In my last blog post, I explained how our internal 24-hour clock tells us when to sleep and wake up.

When we travel across time zones our sleep patterns can become misaligned.

This is because our internal clock adjusts at a much slower rate – about 1 hour per day. For example, if the difference between time zones is 7 hours it could take a week for your body to catch up.

Further, if the time zone change involves going from day to night or vice versa it can negatively impact your wellbeing for weeks.

Photo: Kyle Glenn

Long distance travel can mess up your sleep patterns for weeks.

Travel, along with our fast-paced digital lifestyles, has led to large numbers of people becoming sleep deprived.

To make matters worse we’ve become desensitised to the problem – not getting enough sleep has become the new normal.

The problem with this is when we sleep our body carries out vital processes that help us to fight off disease and perform the next day.

If you’ve ever had poor sleep – or worse no sleep – when travelling then you know how debilitating this can be. Routine tasks become a burden and small challenges can seem insurmountable.

And whether you’re travelling for work or play, I’m sure you don’t want to be feeling wiped out and irritable every day!

Photo: Michael Lämmli

Tips for Travel

Here are some things you can do to sleep better on your next trip for work or play:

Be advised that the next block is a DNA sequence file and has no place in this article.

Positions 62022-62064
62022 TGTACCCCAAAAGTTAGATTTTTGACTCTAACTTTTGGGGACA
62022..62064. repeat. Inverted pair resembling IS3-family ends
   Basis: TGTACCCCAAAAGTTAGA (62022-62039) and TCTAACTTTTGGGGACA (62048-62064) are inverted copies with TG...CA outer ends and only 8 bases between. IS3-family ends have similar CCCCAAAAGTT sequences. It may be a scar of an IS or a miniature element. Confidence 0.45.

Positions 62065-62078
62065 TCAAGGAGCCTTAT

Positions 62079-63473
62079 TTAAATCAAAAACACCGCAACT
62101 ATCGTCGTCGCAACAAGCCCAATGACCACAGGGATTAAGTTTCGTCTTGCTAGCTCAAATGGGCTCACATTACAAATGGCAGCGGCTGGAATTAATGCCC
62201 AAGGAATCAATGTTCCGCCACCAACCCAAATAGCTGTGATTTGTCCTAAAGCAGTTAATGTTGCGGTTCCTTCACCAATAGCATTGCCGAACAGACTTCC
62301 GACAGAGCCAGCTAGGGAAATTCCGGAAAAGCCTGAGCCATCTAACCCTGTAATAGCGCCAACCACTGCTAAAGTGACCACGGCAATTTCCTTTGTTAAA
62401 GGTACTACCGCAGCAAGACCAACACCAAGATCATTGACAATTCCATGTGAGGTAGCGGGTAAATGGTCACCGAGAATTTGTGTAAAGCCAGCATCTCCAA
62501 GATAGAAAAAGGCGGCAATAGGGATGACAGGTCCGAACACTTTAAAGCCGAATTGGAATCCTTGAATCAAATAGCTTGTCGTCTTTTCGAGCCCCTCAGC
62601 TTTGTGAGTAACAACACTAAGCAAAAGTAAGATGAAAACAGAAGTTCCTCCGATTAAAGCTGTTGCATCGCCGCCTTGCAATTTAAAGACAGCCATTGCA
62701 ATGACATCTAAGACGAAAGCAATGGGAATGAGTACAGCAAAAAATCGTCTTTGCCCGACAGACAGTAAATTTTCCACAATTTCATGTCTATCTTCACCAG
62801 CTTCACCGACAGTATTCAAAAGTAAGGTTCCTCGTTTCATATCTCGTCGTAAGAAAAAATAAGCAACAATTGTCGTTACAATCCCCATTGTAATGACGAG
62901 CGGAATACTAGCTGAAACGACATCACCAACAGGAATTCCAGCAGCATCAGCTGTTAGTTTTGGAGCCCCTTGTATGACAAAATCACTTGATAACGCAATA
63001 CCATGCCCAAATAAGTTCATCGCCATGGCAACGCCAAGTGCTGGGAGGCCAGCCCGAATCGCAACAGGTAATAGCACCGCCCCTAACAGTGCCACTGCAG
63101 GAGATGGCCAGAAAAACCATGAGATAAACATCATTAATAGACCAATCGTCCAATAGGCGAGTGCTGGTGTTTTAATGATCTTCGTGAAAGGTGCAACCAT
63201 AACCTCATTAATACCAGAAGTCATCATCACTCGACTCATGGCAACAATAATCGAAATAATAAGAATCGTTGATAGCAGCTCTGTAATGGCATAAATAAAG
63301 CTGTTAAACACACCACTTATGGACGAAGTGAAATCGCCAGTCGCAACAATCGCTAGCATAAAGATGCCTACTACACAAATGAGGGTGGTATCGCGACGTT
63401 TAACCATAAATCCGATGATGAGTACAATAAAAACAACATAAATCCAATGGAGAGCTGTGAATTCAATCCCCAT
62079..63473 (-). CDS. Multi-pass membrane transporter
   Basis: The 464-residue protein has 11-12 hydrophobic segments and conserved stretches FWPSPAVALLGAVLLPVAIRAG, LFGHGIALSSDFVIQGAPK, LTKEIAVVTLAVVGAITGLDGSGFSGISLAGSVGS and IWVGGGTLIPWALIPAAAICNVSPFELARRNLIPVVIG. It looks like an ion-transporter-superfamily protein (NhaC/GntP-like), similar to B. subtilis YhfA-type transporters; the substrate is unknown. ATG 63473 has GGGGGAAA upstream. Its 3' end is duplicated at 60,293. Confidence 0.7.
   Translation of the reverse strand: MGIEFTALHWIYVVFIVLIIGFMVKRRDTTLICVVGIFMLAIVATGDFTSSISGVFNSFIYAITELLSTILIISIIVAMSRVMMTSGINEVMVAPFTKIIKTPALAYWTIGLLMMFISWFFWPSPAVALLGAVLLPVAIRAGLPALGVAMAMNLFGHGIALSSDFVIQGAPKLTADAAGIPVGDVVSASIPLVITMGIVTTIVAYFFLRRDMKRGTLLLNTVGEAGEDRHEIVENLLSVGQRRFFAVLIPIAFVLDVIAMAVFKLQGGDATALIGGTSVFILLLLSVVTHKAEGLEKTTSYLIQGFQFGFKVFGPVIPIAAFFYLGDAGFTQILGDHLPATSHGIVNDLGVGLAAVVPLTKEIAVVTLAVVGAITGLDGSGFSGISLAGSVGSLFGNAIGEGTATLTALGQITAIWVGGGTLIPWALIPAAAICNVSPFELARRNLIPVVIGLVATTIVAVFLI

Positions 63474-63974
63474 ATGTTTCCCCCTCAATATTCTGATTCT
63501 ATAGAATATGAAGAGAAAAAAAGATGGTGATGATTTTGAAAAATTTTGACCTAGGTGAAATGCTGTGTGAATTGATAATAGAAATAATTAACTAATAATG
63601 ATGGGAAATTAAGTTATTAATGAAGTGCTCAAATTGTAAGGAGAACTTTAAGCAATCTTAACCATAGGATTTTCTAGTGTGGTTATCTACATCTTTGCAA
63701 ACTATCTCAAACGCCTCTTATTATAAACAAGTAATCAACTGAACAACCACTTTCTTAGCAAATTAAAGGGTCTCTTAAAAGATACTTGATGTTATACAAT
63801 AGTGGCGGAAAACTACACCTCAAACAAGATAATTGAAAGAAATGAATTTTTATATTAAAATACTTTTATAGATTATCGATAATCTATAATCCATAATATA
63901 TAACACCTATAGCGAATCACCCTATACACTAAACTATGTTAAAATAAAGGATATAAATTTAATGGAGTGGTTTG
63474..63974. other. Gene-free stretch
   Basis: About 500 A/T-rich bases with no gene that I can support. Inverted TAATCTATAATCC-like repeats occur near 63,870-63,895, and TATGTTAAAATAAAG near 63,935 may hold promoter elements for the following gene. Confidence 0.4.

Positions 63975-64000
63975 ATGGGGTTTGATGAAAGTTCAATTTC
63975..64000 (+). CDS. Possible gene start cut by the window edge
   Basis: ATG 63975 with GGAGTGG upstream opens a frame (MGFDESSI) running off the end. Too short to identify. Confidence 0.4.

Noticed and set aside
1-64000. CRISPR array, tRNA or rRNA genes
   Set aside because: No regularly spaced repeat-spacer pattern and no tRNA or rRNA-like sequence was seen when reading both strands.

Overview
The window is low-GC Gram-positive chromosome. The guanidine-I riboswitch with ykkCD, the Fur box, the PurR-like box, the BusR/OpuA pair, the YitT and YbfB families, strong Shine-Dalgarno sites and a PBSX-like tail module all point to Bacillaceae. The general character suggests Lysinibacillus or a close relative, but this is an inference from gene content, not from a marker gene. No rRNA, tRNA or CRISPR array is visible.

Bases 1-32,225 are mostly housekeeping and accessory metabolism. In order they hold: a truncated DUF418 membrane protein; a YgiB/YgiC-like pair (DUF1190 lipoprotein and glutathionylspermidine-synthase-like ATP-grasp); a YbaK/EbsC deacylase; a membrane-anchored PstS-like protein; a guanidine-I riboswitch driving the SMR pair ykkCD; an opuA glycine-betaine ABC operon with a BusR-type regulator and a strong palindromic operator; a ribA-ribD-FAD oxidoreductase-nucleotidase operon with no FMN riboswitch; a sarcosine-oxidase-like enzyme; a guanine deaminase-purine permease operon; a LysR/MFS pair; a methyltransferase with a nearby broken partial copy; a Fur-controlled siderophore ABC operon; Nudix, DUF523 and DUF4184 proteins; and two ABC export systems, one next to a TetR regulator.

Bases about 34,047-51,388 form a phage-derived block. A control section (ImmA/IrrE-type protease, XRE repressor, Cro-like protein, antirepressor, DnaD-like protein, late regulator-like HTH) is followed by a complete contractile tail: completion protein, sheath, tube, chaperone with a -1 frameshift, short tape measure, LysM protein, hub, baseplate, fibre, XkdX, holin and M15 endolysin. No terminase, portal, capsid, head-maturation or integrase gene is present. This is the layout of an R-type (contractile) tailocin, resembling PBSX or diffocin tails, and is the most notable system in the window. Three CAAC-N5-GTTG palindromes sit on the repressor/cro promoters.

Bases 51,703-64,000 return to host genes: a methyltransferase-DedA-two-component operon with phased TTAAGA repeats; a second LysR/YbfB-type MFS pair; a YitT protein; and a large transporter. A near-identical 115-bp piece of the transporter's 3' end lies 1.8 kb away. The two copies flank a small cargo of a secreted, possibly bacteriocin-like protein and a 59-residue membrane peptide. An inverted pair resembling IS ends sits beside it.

1. Allow sufficient recovery time upon arrival – at least one day, more if your schedule allows.

2. Start realigning your sleep by 1 hour each night 3 days before travel. Continue to gradually adjust at your destination.

3. Try to get some quality sleep in transit. Comfortable ear plugs and an eye mask may help.

4. Stay hydrated, eat nutritious food and be active every day. This will help your body recover faster.

5. Minimise your intake of alcohol to reduce the chance of waking up before you’ve had enough rest.

6. Align your routine to the next time zone, except on short trips when it’s easier to maintain your normal routine.

Prioritise sleep when travelling so that you can work and play at your best.

Also from Positive Legacies:

Are You a Sleep Deprived Shift Worker?
Can’t Start Your Day Without Caffeine?
Positive Leadership Practices


  • Sarah Schimschal

    Founder and Director at Positive Legacies

    Sarah is an accomplished leader, coach and researcher with over 20 years’ experience working across different industries including education, manufacturing, retail, hospitality and recreation. Sarah is passionate about helping people to thrive by uncovering new energising pathways to reach personal and professional fulfilment. Sarah holds a BA in Training and Development, MSc in Applied Positive Psychology and is currently undertaking her PhD. Her research is focused on developing grit and related positive psychological constructs.